Legendary investor Warren Buffett and his company Berkshire Hathaway (BRK.A -0.91%) (BRK.B -0.93%) have invested in many stocks over the years that pay good passive income. In fact, Buffett and Berkshire seem to love dividend-paying stocks, because over the long haul this is consistent income generation they can count on even when there is lots of market volatility.
Berkshire’s portfolio today still holds many stocks that pay healthy dividends. Here are two stocks in Berkshire’s portfolio that are raising their dividends and one that isn’t.
1. Bank of America: Raising
The second largest bank in the U.S. by assets, Bank of America (BAC -2.02%), recently announced that it plans to pay a quarterly dividend of $0.22 per share at the end of September. The new dividend represents a nearly 5% hike from last quarter.
That brings Bank of America’s dividend yield at its current share price of $33.43 to about 2.6%. That’s solid, but considering that Bank of America’s stock price is down more than 27% this year, the dividend yield won’t look nearly as good if shares rebound.
If you annualize Bank of America’s new quarterly dividend of $0.22 and take analyst estimates for earnings this year of $3.19, that gives Bank of America a payout ratio of about 27.5%. Considering most banks pay out dividends in the 30% to 40% range and that Bank of America is expected to grow earnings next year, that leaves plenty of room for future growth. Bank of America has paid a dividend every year since 2013.
Shareholders may see more modest capital distributions in the near term, however, as Bank of America will need to build capital to meet higher regulatory capital requirements next year.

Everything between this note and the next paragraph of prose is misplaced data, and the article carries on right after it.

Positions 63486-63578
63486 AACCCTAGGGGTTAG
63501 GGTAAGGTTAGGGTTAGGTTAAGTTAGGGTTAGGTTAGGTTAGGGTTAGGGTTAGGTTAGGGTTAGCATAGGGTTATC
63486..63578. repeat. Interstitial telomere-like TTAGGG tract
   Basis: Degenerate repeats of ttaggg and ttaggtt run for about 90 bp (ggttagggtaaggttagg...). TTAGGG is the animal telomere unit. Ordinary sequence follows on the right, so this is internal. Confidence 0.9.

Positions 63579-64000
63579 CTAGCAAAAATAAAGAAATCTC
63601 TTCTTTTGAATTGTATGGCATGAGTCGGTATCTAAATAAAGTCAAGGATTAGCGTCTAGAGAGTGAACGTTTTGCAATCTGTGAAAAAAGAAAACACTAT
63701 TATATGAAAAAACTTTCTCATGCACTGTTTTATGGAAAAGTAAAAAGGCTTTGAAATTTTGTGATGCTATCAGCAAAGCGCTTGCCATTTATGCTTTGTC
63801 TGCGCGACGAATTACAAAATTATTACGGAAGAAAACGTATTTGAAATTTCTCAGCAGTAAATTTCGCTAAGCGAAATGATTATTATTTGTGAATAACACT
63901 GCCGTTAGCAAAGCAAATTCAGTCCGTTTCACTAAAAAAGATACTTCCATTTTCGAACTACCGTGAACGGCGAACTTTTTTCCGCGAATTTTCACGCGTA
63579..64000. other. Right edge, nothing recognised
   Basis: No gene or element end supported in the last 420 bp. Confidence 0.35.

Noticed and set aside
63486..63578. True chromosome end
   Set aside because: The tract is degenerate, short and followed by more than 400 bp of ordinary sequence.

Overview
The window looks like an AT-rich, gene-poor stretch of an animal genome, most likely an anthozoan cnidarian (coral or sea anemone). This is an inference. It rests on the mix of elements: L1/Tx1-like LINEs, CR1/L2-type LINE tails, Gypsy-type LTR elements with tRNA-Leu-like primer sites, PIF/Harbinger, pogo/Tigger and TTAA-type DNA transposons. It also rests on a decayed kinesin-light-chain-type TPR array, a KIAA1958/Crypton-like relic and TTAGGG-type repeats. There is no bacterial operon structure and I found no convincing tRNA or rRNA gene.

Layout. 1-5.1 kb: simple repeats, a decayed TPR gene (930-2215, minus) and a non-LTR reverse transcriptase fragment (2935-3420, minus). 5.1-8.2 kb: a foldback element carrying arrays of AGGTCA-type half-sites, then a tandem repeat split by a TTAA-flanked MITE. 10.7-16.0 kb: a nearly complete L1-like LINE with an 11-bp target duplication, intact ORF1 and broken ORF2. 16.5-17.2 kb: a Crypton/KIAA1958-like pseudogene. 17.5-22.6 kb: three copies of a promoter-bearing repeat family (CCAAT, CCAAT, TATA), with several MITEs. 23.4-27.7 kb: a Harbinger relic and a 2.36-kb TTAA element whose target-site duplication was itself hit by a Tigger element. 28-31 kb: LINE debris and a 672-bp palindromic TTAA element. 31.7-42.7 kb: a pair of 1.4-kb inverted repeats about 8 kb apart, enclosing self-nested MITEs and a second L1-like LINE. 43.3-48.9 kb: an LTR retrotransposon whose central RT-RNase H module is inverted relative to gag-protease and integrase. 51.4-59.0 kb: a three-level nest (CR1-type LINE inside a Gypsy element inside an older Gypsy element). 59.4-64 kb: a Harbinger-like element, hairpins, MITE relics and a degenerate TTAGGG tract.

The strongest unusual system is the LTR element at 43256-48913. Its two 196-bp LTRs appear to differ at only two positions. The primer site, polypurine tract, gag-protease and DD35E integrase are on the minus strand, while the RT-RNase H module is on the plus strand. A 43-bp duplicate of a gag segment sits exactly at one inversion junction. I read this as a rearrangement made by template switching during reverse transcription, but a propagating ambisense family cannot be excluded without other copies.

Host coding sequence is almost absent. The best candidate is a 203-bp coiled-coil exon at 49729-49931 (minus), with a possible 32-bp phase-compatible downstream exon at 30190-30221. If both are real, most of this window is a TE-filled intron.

2. Bank of New York Mellon: Raising
I feel like it doesn’t get the same love or notoriety as other Buffett stocks, but the custodian bank and investment management firm Bank of New York Mellon (BK -2.12%) makes up nearly 1% of Berkshire’s nearly $340 billion equities portfolio.
Bank of New York Mellon recently announced plans to increase its quarterly dividend to $0.37, which will be paid on Aug. 5. That represents a nearly 9% increase from the bank’s second-quarter dividend. Its stock is currently trading at around $42.72, so that would give Bank of New York Mellon a dividend yield of 3.5%, which is very solid.
With analysts expecting Bank of New York Mellon to earn $4.24 this year, that would give the bank a payout ratio of 35%. But the bank is also expected to grow earnings in 2023. Bank of New York Mellon has also consistently paid a dividend since 2013.
3. Citigroup: Holding steady
As a somewhat new addition to Berkshire’s portfolio this year, Citigroup (C -1.46%) recently said it would maintain its quarterly dividend of $0.51, and it may stay that way for the foreseeable future. Even so, Citigroup’s dividend yield sits at more than 3.9%, which is more than any of its peers.
With a payout ratio of nearly 23%, Citigroup has room to grow its dividend, in theory, although I don’t think it will for a while. Like Bank of America, Citigroup is facing higher regulatory capital requirements next year and therefore has to build capital, which will make increasing its dividend or conducting share repurchases very unlikely this year.
Even if it had the capital, management would probably opt to conduct share repurchases instead of raising its dividend because the bank currently trades at a significant discount to its tangible book value (TBV), or its net worth, so any share repurchases would grow TBV. Banks trade relative to their TBV, so a growing TBV can usually lead to stock price appreciation.
Bank of America is an advertising partner of The Ascent, a Motley Fool company. Citigroup is an advertising partner of The Ascent, a Motley Fool company. Bram Berkowitz has positions in Citigroup and has the following options: long January 2024 $80 calls on Citigroup. The Motley Fool has positions in and recommends Berkshire Hathaway (B shares). The Motley Fool recommends the following options: long January 2023 $200 calls on Berkshire Hathaway (B shares), short January 2023 $200 puts on Berkshire Hathaway (B shares), and short January 2023 $265 calls on Berkshire Hathaway (B shares). The Motley Fool has a disclosure policy.